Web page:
Friday, Oct 23 

Music Mayhem Late Night @ 10pm • ONLINE EVENT
Know Your Music?  Prove it and WIN! Music Mayhem is a live, virtual game show where you can win prizes with your love of music!   Compete against players from around the world, and learn interesting facts about the songs and artists we feature. 
It is free, easy and fun: 
1) Watch on your computer: https://twitch.tv/mayhemtrivia
2) Guess on your phone: https://gomayhem.com
Shows are limited to 50 players. Join up to 10 minutes early. Prizes are awarded on Friday Nights.


The Invisible Man (1933) on 35mm! w/ Trylon Cinema @ 7pm
Dr. Jack Griffin (Claude Rains) finds a way to become invisible, but it slowly drives him insane. Whale’s pre-Hollywood Production Code masterpiece still shocks 87 years after its release and is essential viewing for any horror fan.


Free 20-hr Anti-Racism Training for Lgbtq Helping Professionals
Oct 23 – Oct 25 • Online Event • FREE / Pay what you can: Unlearning Racism Training for LGBTQPAI+ White Helping Professionals
Deeper Than Skin Deep offers a serious and intentional dive into our anti-racism work:
-Increase our Racial Literacy
-Face our Queer Whiteness
-Examine the colonization of the mental health and social work fields
-Develop our anti-racist and decolonizing perspectives into actual anti-racist practices.
Total 38-hour training – if you do the weekend and the 12 group meetings:
Noon, Friday, October 23 – 4:30pCST, Sunday, October 25, 2020 (20-hour weekend training)




Saturday, Oct 24

Refreshing the History of 27th & Lake @ 10:30pm
The history of Lake Street is changing before our very eyes. Join Lake Street historian and former HHM Interim Director Cara Letofsky on a combination history-current walking tour of 27th & Lake. The tour will cover the development of the area from Dakota land, to a working class community fueled by immigrants and industry, to ground zero of the recent uprising in the wake of the death of George Floyd by the Minneapolis Police. It will include a discussion of how the current historical events can be woven into the story of the area.
This in-person walking tour is limited to 10 participants and 4 hosts. Masks are required for everyone except the presenter. We ask that participants maintain 6 feet of distance between households.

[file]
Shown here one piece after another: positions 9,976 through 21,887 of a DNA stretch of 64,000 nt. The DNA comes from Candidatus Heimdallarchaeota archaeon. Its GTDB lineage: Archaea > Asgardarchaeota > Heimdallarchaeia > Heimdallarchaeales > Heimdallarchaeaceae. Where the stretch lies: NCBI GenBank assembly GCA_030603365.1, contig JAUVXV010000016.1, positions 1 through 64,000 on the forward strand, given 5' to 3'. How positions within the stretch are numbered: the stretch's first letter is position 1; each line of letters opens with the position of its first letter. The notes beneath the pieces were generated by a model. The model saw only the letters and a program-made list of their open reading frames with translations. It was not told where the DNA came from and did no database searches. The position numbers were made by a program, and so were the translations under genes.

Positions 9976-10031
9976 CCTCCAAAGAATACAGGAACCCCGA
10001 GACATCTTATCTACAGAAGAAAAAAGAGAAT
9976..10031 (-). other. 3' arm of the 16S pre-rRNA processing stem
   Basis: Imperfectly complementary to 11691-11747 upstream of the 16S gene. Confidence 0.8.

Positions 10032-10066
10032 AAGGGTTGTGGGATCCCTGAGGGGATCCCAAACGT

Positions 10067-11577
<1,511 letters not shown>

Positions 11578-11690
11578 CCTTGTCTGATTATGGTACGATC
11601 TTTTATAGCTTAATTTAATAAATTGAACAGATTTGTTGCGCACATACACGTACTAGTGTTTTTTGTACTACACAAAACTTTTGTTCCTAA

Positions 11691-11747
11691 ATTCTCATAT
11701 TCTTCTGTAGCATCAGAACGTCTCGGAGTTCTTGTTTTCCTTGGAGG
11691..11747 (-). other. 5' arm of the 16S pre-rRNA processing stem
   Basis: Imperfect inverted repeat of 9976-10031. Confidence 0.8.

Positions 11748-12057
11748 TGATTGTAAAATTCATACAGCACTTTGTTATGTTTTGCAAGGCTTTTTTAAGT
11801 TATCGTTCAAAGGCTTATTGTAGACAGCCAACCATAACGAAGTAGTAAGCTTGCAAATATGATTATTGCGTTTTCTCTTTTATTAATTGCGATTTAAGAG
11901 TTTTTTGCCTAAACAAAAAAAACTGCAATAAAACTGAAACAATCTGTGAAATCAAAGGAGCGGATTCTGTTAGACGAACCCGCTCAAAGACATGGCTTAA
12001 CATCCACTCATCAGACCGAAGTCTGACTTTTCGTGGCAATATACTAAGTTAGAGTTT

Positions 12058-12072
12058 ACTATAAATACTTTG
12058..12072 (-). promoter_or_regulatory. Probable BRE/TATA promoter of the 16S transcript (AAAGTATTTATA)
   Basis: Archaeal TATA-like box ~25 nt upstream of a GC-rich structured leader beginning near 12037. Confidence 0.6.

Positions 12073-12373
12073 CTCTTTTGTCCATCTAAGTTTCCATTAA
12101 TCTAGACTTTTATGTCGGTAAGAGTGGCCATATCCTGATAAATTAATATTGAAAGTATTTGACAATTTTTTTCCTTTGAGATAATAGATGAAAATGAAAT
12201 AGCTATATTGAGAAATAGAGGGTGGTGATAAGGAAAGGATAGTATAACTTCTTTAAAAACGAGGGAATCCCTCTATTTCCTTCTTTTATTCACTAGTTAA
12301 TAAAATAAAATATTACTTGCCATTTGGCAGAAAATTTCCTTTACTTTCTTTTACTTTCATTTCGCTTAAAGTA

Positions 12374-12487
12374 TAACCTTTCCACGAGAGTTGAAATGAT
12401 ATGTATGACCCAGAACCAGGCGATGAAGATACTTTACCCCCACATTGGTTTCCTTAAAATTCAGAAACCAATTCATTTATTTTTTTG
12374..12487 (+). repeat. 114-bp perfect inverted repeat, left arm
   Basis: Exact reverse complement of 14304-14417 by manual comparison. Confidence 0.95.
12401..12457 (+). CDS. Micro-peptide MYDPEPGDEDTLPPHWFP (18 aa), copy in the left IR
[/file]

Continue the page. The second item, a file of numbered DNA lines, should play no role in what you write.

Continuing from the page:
Immediately following this tour, Hennepin History Museum will host a one-hour community discussion “History for the Future” led by Acoma Gaither and Andrea Monolov. Please register separately for that event.

About the presenter: Cara Letofsky is a regional policy leader, nonprofit consultant, and local historian. She served as the President of the Board and Interim Director of the Hennepin History Museum from 2014 – 2019. In 2012, she worked with the Lake Street Council to develop the Museum in the Streets tours of Lake Street, and has led tours each year since then.


The Brave New Workshop: Goes Viral w/ The Brave New Workshop Comedy Theatre • 8pm
The Brave New Workshop: Goes Viral returns for season two with more of the hilarious weekly show you’ve come to love! Your favorite BNW personalities will join Caleb McEwen to discuss current events and the ‘unprecedented’ world we’re living in. Join us every Saturday at 8pm central via Facebook, Youtube or on our website.

Sunday, Oct 25

Monday, Oct 26

Coming to the Table in MPLS: Racial Healing Learning Session @ 7pm • ONLINE EVENT
Coming to the Table in Minneapolis: Racial Healing Learning Session
*Due to concerns around COVID-19, this event will be held online via Zoom. A link will be sent to participants shortly before the group meets.

What is Coming to the Table? At Coming to the Table (CTTT), descendants of those who were enslaved, descendants of slave owners, Indigenous community members, and all those interested in engaging in safe constructive dialogue, are invited to come together to envision Minneapolis as a just and truthful community – one that acknowledges and seeks to heal racial wounds from the historical trauma of slavery, genocide of Native Americans, and the racism these collective traumas continue to spawn. CTTT provides relationship engagement, leadership, resources, and a supportive environment to dismantle racism that is rooted in the United States’ history of slavery and genocide of Indigenous people.

Coming to the Table in Minneapolis: Racial Healing Learning Sessions are on the 3rd Saturday morning and 4th Monday evening of the month.